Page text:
Tuesday 19 May 2009 8:00 pm

Firms need to tread carefully as redundancy claims increase

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EARLIER this week, single mother Alison Weekes said that she is to sue Lloyds TSB for £70,000 for sex and race discrimination and victimisation, after she was sacked by the bank. She alleges that her boss said that she was “not committed” to the job, and was unable to “put in the hours” because she is a single mother.

With redundancies spreading across all sectors in the City as the recession continues to bite, it is certain that there will be a huge increase in claims brought by former employees against employers. Figures published recently by the Employment Tribunal Service show a massive increase of 40 per cent in March 2008 compared to March 2007.

The real numbers could be even higher. Provisional figures released for the year ending February 2009 show that unfair dismissal claims rose to approximately 47,000 in February 2009, up from 41,000 in the same month in 2008. Similarly, claims for redundancy pay and for breaches in the redundancy process have increased, the latter by a staggering 165 per cent.

Two things lie behind these figures. Firstly, the sheer numbers of redundancies. And secondly, the increased determination of employees to fight their corner. Employees are increasingly aware of their right not to be unfairly dismissed and are willing to enforce it. Eighteen months ago, City institutions were paying far more generous redundancy packages. Many have now gone through three or four (or even more) large-scale rounds of redundancies with the consequence that the terms being offered are often much lower.

With the prospects of finding a new job becoming more and more remote, employees are increasingly reluctant to accept pay-offs which represent little more than their contractual and statutory entitlement. And as the number of claims increases, the stigma attached to bringing a claim decreases – particularly for employees who often have the financial backing for their costs available under their household insurance policy.

The other notable increase is in age discrimination claims, which have increased by 116 per cent. Compensation for unfair dismissal is capped at £66,200. To break through that cap, employees are increasingly looking to their age as an argument for unfair dismissal. Compensation for discrimination claims is unlimited and defending them can be extremely costly and time-consuming for employers.

Employers should also be aware that whilst the increase in claims may, to some extent, be a consequence of frivolous or vexatious claims, in reality very few claims are struck out by the employment tribunals. While a claimant may not succeed, that does not mean their claim does not have some merit and in the majority of cases each party has to bear its own costs. It can therefore be a very expensive exercise in legal and administration costs to defend a claim to the bitter end.

Employers should bear in mind various factors to minimise the risk of a claim being brought against them, and the ensuing disruption to management.

Firstly, ensure that the redundancy is genuine. Employers can be tempted to use redundancy as a reason to dismiss an employee when, in reality, the true reason for dismissal is poor performance or internal politics. A well-advised employee will be alert to redundancy being targeted as an “easy way out” and employers should therefore ensure they have evidence to document the genuine redundancy situation, including the financial basis for it and how the decision process has been handled.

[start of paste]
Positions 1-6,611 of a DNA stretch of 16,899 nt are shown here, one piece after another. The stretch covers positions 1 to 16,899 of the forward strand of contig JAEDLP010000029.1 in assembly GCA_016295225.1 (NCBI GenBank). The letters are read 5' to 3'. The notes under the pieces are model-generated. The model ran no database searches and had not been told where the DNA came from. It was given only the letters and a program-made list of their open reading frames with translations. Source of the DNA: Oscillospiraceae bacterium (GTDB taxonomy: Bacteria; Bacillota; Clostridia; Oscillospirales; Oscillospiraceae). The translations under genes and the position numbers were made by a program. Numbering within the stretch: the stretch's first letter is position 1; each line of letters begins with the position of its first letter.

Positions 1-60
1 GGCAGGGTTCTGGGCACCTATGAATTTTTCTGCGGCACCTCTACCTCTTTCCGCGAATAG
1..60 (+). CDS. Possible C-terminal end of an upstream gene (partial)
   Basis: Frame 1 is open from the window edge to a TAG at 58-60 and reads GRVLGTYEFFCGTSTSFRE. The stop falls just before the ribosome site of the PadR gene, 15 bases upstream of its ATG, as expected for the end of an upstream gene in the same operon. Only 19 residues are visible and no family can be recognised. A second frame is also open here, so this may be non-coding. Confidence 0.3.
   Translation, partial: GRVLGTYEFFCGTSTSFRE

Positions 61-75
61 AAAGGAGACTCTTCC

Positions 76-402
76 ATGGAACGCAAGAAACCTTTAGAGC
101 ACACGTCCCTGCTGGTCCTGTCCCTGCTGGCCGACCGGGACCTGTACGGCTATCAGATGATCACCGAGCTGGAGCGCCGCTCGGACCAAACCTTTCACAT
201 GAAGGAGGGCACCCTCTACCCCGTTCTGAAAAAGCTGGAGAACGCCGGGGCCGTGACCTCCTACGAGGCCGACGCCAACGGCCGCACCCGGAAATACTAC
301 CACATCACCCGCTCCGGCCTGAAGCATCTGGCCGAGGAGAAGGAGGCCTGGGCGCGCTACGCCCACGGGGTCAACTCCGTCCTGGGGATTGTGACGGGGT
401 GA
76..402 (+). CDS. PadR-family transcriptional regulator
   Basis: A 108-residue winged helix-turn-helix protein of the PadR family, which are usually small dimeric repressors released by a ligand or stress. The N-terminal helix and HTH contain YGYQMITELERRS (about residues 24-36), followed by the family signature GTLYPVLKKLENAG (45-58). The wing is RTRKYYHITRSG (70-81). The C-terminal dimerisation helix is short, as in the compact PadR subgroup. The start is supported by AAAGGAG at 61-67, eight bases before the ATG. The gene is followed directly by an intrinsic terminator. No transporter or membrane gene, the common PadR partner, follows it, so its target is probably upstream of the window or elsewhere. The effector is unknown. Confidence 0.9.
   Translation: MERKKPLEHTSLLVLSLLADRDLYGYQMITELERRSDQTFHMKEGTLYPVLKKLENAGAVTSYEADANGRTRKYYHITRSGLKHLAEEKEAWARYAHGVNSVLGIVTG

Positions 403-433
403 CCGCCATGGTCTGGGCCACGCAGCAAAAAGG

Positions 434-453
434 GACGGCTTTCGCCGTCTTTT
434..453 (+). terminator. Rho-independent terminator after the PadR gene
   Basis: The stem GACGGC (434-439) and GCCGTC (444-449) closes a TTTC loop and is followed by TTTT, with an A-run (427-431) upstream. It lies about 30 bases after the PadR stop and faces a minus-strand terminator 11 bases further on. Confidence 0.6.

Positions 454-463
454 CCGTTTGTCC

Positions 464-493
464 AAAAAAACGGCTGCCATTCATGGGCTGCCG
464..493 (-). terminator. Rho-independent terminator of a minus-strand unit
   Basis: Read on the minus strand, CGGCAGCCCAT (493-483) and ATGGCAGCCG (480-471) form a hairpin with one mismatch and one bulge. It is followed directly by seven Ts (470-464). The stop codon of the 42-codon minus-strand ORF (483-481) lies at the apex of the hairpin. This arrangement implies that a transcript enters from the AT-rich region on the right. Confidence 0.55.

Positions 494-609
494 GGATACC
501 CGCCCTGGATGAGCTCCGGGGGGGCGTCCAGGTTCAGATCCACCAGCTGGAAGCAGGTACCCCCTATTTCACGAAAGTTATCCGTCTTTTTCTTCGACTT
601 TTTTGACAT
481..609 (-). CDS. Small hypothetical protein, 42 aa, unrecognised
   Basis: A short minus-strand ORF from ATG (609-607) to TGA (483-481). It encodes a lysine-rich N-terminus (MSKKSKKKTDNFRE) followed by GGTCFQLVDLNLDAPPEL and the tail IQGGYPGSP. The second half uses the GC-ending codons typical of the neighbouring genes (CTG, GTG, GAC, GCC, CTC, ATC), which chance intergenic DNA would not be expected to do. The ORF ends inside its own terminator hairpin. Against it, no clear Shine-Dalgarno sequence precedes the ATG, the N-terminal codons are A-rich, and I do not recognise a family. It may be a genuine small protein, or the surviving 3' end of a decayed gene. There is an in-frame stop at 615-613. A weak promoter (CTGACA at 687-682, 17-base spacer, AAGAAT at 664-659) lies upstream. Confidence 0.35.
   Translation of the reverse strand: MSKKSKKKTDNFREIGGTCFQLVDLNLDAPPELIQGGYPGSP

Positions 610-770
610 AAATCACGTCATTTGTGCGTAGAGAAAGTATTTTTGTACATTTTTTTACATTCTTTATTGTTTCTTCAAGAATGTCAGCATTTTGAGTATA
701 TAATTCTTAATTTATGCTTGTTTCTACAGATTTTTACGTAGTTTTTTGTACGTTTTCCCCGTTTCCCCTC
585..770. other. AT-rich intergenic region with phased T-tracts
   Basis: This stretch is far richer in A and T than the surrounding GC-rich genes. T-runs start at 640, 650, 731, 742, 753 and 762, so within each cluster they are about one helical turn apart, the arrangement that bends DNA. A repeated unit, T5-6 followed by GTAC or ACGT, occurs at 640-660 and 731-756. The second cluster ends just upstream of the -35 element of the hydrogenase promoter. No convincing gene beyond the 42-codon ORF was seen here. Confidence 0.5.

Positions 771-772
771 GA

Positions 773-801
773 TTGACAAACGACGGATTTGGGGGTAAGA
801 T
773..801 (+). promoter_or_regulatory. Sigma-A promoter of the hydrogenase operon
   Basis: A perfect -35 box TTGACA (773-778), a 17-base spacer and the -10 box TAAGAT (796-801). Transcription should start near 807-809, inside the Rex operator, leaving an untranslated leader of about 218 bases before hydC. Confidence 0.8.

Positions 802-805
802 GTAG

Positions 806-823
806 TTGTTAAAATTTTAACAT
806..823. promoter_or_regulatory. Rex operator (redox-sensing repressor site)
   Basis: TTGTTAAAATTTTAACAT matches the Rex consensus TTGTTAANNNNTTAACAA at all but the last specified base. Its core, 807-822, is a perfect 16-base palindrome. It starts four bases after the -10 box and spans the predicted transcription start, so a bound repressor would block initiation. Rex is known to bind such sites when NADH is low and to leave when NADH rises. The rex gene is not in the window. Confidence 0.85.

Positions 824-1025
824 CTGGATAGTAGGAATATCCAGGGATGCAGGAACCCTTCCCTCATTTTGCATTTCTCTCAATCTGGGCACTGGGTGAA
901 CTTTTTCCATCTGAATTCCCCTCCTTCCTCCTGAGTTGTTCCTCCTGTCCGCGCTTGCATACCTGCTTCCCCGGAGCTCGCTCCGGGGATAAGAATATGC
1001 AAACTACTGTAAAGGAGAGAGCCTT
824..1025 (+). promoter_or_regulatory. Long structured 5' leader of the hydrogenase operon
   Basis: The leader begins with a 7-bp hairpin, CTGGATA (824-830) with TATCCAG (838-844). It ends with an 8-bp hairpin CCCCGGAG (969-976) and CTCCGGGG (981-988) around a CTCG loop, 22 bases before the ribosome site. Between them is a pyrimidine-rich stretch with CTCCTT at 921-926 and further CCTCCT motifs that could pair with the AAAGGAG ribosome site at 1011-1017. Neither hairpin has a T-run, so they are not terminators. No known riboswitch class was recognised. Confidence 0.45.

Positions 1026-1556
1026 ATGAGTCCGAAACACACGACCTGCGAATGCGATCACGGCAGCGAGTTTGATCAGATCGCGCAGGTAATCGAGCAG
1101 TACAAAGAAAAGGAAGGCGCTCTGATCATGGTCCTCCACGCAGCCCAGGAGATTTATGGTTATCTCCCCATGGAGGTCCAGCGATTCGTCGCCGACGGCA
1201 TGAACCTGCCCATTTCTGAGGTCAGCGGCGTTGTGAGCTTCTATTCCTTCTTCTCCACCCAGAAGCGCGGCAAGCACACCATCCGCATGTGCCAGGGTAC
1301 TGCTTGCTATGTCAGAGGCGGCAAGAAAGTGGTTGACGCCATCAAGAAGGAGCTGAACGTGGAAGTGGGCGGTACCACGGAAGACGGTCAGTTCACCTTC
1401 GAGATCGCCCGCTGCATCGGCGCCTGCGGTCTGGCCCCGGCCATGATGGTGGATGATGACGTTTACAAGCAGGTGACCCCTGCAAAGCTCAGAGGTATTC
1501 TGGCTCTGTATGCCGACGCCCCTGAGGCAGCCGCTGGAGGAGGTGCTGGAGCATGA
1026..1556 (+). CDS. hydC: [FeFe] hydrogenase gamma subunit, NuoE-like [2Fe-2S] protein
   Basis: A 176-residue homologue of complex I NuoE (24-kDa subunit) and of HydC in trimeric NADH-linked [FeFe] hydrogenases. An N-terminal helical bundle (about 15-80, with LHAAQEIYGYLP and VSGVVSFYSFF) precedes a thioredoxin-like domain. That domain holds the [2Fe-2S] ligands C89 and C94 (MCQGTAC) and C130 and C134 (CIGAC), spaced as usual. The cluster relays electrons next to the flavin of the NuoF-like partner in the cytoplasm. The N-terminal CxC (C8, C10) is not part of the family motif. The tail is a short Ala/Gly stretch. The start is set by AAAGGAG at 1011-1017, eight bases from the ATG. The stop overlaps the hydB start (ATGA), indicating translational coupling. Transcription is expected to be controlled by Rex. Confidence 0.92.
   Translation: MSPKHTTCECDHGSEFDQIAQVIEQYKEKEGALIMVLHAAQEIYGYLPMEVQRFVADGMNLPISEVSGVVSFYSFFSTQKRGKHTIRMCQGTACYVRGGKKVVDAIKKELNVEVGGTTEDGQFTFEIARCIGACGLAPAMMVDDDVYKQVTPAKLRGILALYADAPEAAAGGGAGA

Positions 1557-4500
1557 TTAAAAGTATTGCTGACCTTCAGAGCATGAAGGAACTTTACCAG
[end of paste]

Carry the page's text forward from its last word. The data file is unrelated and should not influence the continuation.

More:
Secondly, take time to plan your redundancy process carefully – on the day of announcing it to employees, ensure that everything is in place to counter employees’ scrutiny. Consider providing specific training to your managers to handle the redundancy process – many problems can be avoided if initial communications are handled well. Ensure, in any event, that managers are fully and properly briefed.

Thirdly, keep a close eye on the numbers of redundancies – once you reach 20, then a 30-day collective consultation will be triggered and 100 triggers a 90-day process.

Fourth, ensure you apply objective criteria and be wary, in particular, of using “last in, first out” as a criterion (save as a tie-breaker). Although an employment tribunal is unlikely to analyse the chosen criteria in detail (if they are non-discriminatory), employers should ensure that the criteria are applied honestly and fairly and managers should ensure they are able to justify any scores given as part of the selection process. It may be worth considering using two managers to carry out the scoring or having a moderator check the scores.

Fifth, take care to include employees on maternity leave and remember that they have additional rights.

Sixth, take proper time to carry out and complete the consultation process – ensure all representations of employees during the process are considered before a final decision is made.

Seventh, be flexible about alternatives to redundancies including the application of mobility clauses, job shares, pay cuts or reduced hours. Where possible, consider these before starting a redundancy process. Once a redundancy process has commenced, consider volunteers and be flexible.

Although some good economic news is starting to emerge, things will continue to be bleak for a while. All employers are well-advised to be prepared for redundancies, and all that they entail.